Dichotomy between process and structure


Aren’t you, in declarative, not applying a series of transformations to a whole and you get a different whole as a result?


I meant imperative and declarative as in describing the process of how something comes about vs. describing the properties a result must have.

That is somewhat behind the idea of imperative vs. declarative programming languages too, but I think “declarative style” in programming has been watered down to “declaring the algorithm I intend to use” over implementing it directly in the language’s lowest level constructs. For example, when people consider using a map() operation over a for-loop as “more declarative” (which it certainly is). Of course, that’s still in the end just a transformation, described in a slightly different way.


This is at the core of Alexander’s theory, who talks at length about both structure (Book 1) and process (Book 2) and provides a lot of the reasoning for why the slightly less obvious approach of breaking complexity down in process as opposed to structure is more powerful in the sense that we can create more complex systems that way.

Would you be able to compare this process vs. structure as one about tradeoff between time vs. space?


  • https://www.ontology.co/two-views-language.htm
  • debate between logic as language and logic as calculus. That distinction had deep links between how we arrived at grammar mood oriented declarative / imperative styles
  • It is not an XOR position, but could well be an inclusive OR, but I think casting it in that manner has created this (false?) shadow of schism between imperative and declarative languages.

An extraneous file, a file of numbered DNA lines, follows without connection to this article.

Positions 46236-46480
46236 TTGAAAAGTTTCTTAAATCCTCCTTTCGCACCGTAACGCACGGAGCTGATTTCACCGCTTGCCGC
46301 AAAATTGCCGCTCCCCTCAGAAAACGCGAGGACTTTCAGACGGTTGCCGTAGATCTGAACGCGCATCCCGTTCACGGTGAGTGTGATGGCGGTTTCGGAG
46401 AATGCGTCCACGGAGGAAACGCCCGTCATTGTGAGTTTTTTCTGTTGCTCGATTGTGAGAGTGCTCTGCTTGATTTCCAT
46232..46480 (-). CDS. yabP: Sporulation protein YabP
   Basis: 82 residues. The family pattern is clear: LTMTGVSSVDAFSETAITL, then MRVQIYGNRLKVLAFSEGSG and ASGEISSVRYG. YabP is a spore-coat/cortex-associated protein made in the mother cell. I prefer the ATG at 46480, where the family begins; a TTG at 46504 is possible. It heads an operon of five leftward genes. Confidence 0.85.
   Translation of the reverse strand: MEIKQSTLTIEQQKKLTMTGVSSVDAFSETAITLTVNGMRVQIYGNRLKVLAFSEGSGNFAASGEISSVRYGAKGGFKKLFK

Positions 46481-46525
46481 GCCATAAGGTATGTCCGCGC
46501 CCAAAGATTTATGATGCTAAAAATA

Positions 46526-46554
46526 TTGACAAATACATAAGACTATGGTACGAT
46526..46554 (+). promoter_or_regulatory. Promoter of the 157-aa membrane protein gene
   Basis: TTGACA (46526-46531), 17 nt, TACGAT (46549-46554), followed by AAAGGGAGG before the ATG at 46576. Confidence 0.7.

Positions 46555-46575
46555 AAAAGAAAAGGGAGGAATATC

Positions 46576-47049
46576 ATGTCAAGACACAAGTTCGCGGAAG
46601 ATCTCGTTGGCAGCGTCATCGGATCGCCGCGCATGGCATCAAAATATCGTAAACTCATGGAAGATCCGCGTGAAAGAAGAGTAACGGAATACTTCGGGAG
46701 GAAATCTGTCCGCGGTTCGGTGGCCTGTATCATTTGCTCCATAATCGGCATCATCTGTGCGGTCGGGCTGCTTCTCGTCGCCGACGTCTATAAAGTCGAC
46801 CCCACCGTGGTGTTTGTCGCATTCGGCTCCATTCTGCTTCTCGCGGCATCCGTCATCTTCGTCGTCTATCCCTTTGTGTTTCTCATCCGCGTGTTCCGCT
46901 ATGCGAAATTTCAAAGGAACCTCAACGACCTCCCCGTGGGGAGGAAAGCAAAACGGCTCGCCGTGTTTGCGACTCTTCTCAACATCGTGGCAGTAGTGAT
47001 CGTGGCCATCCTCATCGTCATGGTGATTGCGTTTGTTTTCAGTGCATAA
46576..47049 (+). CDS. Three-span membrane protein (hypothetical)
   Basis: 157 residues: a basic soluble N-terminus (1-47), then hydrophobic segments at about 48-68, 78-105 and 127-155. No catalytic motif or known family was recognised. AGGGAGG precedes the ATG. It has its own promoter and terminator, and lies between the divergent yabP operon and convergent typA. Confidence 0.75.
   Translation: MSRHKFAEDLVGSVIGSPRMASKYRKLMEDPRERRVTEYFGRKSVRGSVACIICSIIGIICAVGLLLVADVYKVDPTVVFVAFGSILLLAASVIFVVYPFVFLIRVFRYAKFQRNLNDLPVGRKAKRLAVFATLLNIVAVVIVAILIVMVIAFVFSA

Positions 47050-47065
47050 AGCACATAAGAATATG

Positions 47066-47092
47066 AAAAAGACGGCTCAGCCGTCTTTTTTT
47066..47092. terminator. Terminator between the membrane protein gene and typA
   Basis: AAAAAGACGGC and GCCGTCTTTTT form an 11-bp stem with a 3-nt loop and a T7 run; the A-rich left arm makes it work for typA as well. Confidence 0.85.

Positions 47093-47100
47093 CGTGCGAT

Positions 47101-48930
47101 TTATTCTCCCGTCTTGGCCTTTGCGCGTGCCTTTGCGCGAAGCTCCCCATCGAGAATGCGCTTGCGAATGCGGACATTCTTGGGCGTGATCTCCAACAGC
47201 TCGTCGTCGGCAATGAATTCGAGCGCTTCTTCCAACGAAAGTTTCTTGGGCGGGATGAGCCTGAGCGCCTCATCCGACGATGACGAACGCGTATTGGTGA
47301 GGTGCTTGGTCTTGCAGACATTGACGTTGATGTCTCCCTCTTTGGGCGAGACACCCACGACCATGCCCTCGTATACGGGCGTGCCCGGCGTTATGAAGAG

What we end up doing instead though, is we use an order that feels natural to us — from lowest to highest. We could still use a lookup table, but now we have much more efficient ways of converting a sequence of binary values into a natural number (and back): We can use an algorithm. That is more efficient, and it seems more elegant to do it that way. There are many different possible orders we can choose, but this one appeals to us a lot, because it somehow makes more sense.

I guess this hints at what you meant by compressing it by a process instead of structure earlier. Would I be off the point if I read this as: You compactify a space that can be unfolded in time as a set of rules. Now, you can unfold and recreate the structures via the procedural rules at will?


  • https://www.ontology.co/two-views-language.htm

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